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Design

First of all, I needed to know what I was working with here. Luckily 1943 is an arcade machine that was in widespread use and as such is documented fairly extensively: Mame supports the game and you can download service manuals and even the complete schematics from the Internet. The machine itself is fairly typical for it's time period: it contains two Z80s, one for the audio and one for the game logic, some ROM and RAM and a huge, dedicated circuit for the generation of the graphics. The machine is built almost completely from 74xx logic and ROMs, with just one small dedicated IC at the heart of the GPU and a programmed MCU one used for copy protection.

So, how could I make the game save its scores to something non-volatile? I could ofcourse add an EEPROM somewhere in the Z80s address space and then hack the firmware to load and save the highscore table to that. This would probably work, but the hack then would be restricted to only this type of arcade machine. Making the thing do more ludicrous tricks, like tweeting the current highscore, would be almost impossible: the Z80 would have to talk over TCP/IP as well as run the game, not to mention the NIC I'd have to wire into the existing arcade PCB.

I decided to take an alternative route, which is to add another bus master to the existing Z80 bus. A little explanation may be in order: A CPU like the Z80 has a parallel bus to read and write bytes from and to it's peripherials. This bus consists of 16 lines carrying the 16-bit address to be accessed and 8 lines carrying the data that is read or written. Some more lines indicate what should happen with the data: /RD becomes active if the data should be read from the address, an active /WR means a byte should be written. The Z80 can do accesses to I/O-ports and memory: in the former case /IOREQ is active and in the latter /MREQ will be. Normally, the rest of the hardware will look at these signals plus the top few address lines to see if the access should go to ROM, RAM or something else.

The main memory of the arcade machine has two bus masters; the main Z80 and the graphical hardware, called the GPU from now on. The machine has a third bus master, namely the audio CPU, but it sits on a different bus and doesn't play a role in this project. Normally, the main Z80 will be reading bytes from the ROMs and reading and writing into the RAM. Every now and then, however, the GPU will need to peek into the Z80s RAM to see what it is supposed to display. In order to do this, it'll ask the Z80 to stop accessing memory for a while and will take over the bus in order to get that data.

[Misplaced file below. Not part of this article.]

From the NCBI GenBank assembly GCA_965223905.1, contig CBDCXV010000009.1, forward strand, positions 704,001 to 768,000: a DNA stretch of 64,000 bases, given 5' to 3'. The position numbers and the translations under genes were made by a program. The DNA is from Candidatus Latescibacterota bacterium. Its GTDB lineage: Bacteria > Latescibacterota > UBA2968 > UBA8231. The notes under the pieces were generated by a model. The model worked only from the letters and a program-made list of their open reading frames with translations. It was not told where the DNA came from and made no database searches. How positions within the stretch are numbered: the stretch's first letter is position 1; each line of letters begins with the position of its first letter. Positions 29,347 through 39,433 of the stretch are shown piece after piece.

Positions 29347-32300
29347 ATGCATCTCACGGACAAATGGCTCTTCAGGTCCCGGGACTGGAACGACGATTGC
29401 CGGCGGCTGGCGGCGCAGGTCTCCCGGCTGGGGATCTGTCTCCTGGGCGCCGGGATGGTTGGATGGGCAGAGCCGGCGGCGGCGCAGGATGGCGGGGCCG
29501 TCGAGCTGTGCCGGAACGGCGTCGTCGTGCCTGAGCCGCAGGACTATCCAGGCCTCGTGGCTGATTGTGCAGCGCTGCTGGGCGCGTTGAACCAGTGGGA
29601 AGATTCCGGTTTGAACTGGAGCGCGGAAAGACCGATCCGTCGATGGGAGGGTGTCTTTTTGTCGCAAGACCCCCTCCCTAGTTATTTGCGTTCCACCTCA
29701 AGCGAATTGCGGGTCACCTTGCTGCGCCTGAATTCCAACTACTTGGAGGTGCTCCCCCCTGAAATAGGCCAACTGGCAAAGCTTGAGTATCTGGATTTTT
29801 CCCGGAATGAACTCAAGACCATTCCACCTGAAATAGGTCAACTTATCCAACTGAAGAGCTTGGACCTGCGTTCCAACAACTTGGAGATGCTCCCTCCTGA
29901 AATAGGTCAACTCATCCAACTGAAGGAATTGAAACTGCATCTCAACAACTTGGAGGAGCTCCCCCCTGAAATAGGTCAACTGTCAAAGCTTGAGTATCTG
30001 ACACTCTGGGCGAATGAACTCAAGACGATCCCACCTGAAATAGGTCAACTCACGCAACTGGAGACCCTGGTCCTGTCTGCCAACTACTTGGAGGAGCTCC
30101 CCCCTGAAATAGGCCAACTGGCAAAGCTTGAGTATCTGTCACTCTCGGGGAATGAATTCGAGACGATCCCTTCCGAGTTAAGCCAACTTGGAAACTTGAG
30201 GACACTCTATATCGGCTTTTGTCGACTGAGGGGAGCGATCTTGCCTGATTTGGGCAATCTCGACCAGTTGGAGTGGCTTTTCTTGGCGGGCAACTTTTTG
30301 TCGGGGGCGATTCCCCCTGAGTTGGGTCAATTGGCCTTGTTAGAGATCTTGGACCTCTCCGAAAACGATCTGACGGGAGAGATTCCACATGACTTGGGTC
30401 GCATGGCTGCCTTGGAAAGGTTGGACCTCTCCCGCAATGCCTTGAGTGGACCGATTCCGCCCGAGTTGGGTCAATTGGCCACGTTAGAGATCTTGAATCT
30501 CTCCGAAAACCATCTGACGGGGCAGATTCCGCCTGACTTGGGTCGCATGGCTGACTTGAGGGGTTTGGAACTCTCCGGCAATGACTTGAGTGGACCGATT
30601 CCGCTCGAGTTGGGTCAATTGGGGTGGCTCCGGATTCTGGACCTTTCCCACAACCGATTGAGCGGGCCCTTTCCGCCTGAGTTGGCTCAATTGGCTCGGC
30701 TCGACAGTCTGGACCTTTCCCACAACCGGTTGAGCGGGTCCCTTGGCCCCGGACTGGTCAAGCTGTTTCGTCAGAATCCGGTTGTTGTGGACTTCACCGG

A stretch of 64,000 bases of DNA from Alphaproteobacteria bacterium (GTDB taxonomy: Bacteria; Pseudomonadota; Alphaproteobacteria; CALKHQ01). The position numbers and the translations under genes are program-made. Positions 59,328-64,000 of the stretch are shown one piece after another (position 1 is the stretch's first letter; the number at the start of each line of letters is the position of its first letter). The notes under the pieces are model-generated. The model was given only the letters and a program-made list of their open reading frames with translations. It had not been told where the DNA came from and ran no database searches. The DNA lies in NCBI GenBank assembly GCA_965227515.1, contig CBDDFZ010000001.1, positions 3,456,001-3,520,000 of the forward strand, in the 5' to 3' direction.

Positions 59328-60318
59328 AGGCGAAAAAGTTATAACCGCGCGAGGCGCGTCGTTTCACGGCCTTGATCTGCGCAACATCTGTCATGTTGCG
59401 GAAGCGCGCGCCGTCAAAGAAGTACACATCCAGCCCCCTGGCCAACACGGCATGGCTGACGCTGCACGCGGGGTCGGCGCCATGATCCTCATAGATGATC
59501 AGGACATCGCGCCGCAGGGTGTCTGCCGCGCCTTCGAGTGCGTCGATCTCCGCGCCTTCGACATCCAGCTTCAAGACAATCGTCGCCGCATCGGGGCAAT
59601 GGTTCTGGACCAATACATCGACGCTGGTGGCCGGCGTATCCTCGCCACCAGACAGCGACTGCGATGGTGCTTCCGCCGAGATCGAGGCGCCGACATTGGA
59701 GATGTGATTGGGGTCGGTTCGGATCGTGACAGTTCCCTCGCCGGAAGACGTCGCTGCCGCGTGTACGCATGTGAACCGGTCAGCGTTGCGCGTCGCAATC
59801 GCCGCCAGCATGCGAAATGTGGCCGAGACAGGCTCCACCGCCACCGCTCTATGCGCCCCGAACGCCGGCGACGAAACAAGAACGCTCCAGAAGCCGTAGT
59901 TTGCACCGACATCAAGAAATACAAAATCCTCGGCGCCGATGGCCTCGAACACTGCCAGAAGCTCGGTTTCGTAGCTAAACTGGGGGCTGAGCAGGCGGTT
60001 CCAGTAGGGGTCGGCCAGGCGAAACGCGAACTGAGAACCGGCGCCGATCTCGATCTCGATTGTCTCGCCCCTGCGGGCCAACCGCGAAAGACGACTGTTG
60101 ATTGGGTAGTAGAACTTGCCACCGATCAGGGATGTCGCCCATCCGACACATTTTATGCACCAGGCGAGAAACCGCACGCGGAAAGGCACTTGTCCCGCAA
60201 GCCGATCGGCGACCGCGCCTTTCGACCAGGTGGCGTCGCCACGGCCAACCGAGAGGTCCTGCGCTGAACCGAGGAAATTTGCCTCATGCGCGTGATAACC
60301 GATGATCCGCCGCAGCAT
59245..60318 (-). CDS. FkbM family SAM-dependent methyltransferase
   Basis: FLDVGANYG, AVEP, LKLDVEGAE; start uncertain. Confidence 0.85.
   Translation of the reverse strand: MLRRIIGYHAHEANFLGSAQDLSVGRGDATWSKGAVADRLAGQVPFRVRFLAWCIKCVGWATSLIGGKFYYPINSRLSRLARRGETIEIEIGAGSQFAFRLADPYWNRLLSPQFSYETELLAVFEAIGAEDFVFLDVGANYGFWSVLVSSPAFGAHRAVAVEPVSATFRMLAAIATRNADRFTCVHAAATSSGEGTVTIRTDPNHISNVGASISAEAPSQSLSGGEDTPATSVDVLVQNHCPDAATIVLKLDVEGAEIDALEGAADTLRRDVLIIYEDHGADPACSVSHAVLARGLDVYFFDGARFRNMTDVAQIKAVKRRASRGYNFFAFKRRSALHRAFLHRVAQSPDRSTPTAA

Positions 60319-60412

My idea was to throw a third bus master into the mix: a separate microcontroller that would run a program within its own memory but has access to the Z80s bus. That way, it could tell the Z80 to relinquish control over the memory bus whenever the graphical hardware wasn't doing so, and then access every byte in the Z80s RAM, including the location where it stores the highscores. Saving the highscore would then be easy: just read out the highscore table a few times a second and store it somewhere in an EEPROM. On boot-up, the stored data can be re-written back into RAM. With the separate microcontroller in the mix, adding an Ethernet controller and TCP/IP-connectivity wasn't going to be all that hard either.

With all this in mind, I designed the following schematic: (click to embiggen)

On the right is the original Z80, whose bus I would tap. In the middle, there's the AVR doing the tapping, a fairly hefty ATMega644P. The AVR doesn't have enough pins to access all of the Z80s bus directly, so there are two 8-bit latches to help the AVR send an address to the bus. The /BUSREQ-pin of the Z80 is separated and the signal on it is ORed with a pin on the AVR using a 74HC00. (This looks a bit weird, but remember the /BUSREQ is an active-low signal and it all works out.)

How does this all work? When the graphical hardware (the GPU) wants to take over the bus, it will make the incoming BUSREQ-signal active. The Z80 will finish what it's doing and grant the GPU access to the bus. If the AVR wants to do something on the bus too, it will now also activate its BUSREQ signal. As soon as the GPU indicates it's done with its work, it will deactivate its BUSREQ-signal, but because of the AVRs signal, the Z80 will not take over the bus. Now, the AVR has a chance to read from and write to the bus, by first sending the low and high parts of the address to the latches and then using the /MREQ and /RD or /WR-lines to read or write a byte.

On the left side of the schematic is an ENC28J60, a SPI-controlled Ethernet-chip. It's connected to the AVR in a fairly standard fashion, and provides the TCP/IP connectivity mentioned before.

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